252

Testing, Manufacturing, and Component Development Projects |...  

Office of Environmental Management (EM)

Projects for Utility-Scale and Distributed Wind Energy.pdf More Documents & Publications Offshore Wind Projects Environmental Wind Projects Workforce Development Wind Projects...

253

Drinking Water Problems: Lead  

E-Print Network (OSTI)

Lead in drinking water can damage the brain, kidneys, nervous system and red blood cells. This publication explains how lead can enter drinking water, how to have your water tested, and how to eliminate lead from drinking water....

Dozier, Monty; McFarland, Mark L.

2004-02-20T23:59:59.000Z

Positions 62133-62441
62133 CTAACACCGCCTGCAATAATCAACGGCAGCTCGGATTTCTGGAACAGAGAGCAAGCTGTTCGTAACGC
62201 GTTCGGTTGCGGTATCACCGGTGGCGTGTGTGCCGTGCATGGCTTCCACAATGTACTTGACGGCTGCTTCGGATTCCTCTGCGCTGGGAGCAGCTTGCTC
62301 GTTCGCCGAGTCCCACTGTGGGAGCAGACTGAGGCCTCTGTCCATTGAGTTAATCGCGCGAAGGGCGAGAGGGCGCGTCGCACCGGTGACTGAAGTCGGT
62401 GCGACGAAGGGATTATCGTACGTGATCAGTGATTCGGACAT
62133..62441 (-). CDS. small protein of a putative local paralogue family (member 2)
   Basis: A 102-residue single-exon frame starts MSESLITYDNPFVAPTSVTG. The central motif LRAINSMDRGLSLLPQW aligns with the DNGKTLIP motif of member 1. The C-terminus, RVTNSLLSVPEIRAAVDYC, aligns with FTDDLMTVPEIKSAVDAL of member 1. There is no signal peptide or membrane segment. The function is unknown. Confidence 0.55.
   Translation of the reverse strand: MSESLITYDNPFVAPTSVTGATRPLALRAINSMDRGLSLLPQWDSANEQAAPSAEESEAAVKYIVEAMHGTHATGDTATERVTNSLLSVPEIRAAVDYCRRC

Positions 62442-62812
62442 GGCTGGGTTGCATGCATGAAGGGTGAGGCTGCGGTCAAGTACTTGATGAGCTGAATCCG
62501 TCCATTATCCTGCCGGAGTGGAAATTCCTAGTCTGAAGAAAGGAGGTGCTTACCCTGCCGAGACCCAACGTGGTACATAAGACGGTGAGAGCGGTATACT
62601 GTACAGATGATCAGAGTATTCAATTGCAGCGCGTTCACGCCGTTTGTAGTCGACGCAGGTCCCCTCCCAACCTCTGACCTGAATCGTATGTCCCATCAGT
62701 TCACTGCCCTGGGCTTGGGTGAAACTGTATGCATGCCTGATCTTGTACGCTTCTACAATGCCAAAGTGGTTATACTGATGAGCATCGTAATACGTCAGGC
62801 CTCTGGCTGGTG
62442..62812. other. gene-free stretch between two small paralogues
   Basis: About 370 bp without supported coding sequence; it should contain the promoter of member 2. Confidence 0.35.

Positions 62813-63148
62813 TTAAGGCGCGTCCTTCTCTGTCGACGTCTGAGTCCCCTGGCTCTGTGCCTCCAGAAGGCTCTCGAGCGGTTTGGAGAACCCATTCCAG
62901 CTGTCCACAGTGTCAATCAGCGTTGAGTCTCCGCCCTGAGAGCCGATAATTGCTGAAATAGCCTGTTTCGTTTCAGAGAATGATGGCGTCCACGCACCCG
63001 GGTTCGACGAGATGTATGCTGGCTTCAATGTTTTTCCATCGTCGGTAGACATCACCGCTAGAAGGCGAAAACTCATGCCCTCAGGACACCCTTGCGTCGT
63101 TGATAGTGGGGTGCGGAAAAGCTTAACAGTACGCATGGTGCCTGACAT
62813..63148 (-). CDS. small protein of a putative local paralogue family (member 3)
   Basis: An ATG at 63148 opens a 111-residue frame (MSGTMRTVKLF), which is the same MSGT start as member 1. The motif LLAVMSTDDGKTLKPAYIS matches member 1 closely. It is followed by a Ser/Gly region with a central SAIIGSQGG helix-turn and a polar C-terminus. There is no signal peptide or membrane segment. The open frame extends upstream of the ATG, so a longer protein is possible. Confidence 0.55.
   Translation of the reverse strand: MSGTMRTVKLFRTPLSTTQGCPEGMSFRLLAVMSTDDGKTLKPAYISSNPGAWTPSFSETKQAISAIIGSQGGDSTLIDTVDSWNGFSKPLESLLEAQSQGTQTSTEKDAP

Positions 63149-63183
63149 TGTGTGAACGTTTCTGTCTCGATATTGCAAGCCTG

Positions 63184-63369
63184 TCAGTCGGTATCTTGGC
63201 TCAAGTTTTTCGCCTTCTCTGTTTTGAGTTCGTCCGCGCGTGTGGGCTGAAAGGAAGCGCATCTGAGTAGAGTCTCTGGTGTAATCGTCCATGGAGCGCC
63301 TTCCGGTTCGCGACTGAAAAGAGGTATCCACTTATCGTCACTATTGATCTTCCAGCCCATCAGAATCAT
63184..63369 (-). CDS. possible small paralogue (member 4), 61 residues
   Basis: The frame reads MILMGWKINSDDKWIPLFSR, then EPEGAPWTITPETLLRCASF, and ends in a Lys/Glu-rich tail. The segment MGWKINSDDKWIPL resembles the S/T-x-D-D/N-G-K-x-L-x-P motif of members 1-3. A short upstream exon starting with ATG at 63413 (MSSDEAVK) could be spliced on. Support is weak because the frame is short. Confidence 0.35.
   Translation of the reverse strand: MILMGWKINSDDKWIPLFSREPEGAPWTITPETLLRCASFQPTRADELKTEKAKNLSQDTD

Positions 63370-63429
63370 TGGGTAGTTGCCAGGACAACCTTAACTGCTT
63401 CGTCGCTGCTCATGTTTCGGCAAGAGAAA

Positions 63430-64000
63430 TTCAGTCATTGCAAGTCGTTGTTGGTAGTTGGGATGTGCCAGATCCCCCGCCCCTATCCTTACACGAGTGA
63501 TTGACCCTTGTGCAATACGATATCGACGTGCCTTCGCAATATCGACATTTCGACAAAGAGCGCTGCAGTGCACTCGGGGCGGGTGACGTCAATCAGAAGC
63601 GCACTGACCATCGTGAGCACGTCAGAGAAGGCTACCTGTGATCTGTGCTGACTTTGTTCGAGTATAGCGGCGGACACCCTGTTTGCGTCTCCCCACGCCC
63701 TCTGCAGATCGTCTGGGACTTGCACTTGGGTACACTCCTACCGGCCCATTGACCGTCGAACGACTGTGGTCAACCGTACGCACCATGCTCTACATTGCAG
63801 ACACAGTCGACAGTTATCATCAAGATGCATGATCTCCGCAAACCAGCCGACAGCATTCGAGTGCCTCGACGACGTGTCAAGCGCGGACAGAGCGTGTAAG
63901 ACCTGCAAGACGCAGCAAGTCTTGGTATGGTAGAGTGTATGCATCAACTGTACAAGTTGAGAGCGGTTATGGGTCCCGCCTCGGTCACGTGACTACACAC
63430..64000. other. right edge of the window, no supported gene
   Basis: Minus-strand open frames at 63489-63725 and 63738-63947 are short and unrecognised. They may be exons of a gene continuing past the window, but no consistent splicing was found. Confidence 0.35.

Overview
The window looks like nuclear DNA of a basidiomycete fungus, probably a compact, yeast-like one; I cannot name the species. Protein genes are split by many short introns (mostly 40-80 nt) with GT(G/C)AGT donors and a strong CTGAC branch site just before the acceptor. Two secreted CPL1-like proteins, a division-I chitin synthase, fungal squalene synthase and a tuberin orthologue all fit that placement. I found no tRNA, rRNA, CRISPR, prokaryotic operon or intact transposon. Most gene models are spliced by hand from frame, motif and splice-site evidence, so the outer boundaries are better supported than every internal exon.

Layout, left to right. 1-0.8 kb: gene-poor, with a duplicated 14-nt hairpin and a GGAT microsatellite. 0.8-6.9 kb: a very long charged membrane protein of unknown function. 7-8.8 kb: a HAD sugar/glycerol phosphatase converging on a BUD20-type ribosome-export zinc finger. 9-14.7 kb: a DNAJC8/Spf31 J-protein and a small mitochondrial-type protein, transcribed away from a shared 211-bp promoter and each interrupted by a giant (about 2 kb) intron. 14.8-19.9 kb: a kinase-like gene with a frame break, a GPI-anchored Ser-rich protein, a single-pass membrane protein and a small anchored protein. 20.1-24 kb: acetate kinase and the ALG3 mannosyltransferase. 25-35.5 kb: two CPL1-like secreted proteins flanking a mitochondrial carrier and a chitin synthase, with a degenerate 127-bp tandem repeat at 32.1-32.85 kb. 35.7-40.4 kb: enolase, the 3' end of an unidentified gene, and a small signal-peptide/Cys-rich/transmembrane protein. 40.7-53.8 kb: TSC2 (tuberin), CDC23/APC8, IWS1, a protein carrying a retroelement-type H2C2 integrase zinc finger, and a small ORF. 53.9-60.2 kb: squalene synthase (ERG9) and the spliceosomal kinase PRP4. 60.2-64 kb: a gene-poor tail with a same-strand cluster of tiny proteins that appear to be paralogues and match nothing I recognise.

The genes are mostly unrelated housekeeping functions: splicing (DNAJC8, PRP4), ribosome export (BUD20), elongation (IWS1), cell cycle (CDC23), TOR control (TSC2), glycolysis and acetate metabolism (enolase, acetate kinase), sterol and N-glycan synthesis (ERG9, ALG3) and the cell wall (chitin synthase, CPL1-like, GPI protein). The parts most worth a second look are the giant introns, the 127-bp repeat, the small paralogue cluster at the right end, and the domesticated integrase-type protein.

254

Testing with JUnit Testing with JUnit  

E-Print Network (OSTI)

Testing with JUnit Testing with JUnit Running a test case: 1 Get the component to a known state (set up). 2 Cause some event (the test case). 3 Check the behaviour. · Record pass/fail · Track statistics · Typically we want to do a lot of test cases so it makes sense to automate. · Test cases

Peters, Dennis

255

Water Loss Test Results for Lateral A Before and After Lining Hidalgo County Irrigation District No. 2  

E-Print Network (OSTI)

Starting Depth (ft) Test ID in/day ft/day in/day ft/day ft 3 /ft 2 /hour gal/ft 2 /day SJ5 4.75 0.108 0.009 3.00 0.25 0.0076 1.36 The following tests were conducted after the segment was relined October 2004. SJ13 4.32 0.050 0.004 0.58 0.05 0.0016 0....0102 1.83 The following tests were conducted after the segment was relined October 2004. SJ12 3.88 0.050 0.004 2.79 0.233 0.0074 1.33 SJ14 4.50 0.140 0.012 0.65 0.054 0.0016 0.29 - 5 - Appendix A Detailed Test Results Lateral A-7...

Leigh, E.; Fipps, G.

256

Well Owner's Guide To Water Supply  

E-Print Network (OSTI)